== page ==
2.3. STH-PAS as Point-Of-Care Testing for Disaster-Related Infectious diseases

Dengue virus (DENV) is the cause of DF and is a mosquito-borne single positive-stranded RNA virus and is a family of Flaviviridae. Patients with DF are seen in most of the tropical and subtropical areas of the world, and their numbers has increased dramatically within the last 20 years. Current estimation indicates that nearly 390 million infections occur each year [32].
Symptoms begins 3~14 days after infection and leads to a broad spectrum of clinical symptoms and severity, including asymptomatic infection, DF, and fatal dengue hemorrhagic fever (DHF). DF/DHF is considered to be one of the most important reemerging infectious diseases. The characteristic symptom of dengue are sudden-onset fever, headache, muscle and joint pains and a rash. The diagnosis of dengue is typically made clinically, however, early disease can be difficult to differentiate from other infections such as chikungunya and Zika which are also Flaviviruses transmitted by mosquitoes.
Several laboratory diagnostic techniques have been used for the confirmation of dengue virus infection: viral isolation, viral antigen detection, viral genome detection, and antibody (Ab) detection.
IgM capture enzyme-linked immunosorbent assay (ELISA) and reverse transcriptase PCR (RT-PCR) are commonly used. NS-1 antigen detection tests have also recently become commercially available [33].
Detection of the DENV genome in serum samples by RT-PCR is efficient at the early stage of the disease, however, an expensive apparatus and reagents are necessary to conduct the assay, and the final diagnosis can be delayed because the specimen should be sent to the laboratory [2].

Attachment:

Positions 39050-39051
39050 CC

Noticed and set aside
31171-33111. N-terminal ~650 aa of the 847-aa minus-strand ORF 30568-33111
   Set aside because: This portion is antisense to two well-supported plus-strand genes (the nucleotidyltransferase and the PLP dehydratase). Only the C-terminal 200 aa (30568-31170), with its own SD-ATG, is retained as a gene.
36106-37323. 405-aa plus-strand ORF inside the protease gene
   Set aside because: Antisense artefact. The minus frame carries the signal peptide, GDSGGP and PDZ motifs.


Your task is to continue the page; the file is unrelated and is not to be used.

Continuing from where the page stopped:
We developed a novel testing, dengue virus RNA detection system using the single tag hybridization chromatographic printed array strip (STH-PAS) method, which affords the visualization of the signals in a single reaction with great sensitivity and in a dramatically short time. Moreover, it does not require the preparation or staining of a gel and an expensive apparatus (Figure 3) [34]. The methods allow us to detect several genes in one strip so that we can also identify subtypes of DENVs.
We evaluated the sensitivity and specificity of the kit as a clinical research using the samples from other infectious diseases as well as dengue infection. In the core technology “STH-PAS”, it is a feature that single-stranded tag DNA acting as marker is bound to PCR primer and amplified by PCR. The PCR amplicon has single-stranded tag, which is chromatographed on the printed array strip (PAS) and is trapped by complementary DNA printed in advance in line shape. That is, if the target gene is present in the sample, it is detected as blue line in the PAS. The keynote that the gene can be detected by such a simple visible result is cutting-edge and unique.
Sensitivities against serially diluted-DENV subtypes were detected by STH-PAS Dengue Subtype At Once kit using the primers which could detect all subtypes [34]. Virus RNA was obtained using QIAamp Viral RNA Mini Kit (QIAGEN, GmbH, Germany) according to manufacturer’s instructions. We added two µL of viral RNA extract to 8 µL of OneStep RT-PCR Master Mix (QIAGEN, GmbH, Germany) in combination with a tag-spacer sequence and biotin-labeled primer sequence (AVSS Co., Ltd., Japan).
The primer could detect all four serotypes of DENV (Figure 4). The detection limit of copy numbers is shown in Table 1. The results showed that we could detect all subtypes of DENV in one strip and with very high sensitivity. The extensive studies using large clinical samples are now ongoing.
It should be noted that accurate and sensitive genetic diagnosis of multiple pathogens is possible using STH-PAS.

2.4. MCP Proteins as Severity Markers

When one suffers from infectious diseases, edema is the most common symptom of the affected organs. Matricellular proteins (MCPs) are important during wound repair, interact with cell surface receptors, (such as integrin) and are able to bind to growth factors. Based on this definition, several proteins have now been identified as MCPs [35], including galectins [36], and osteopontin (OPN) [37].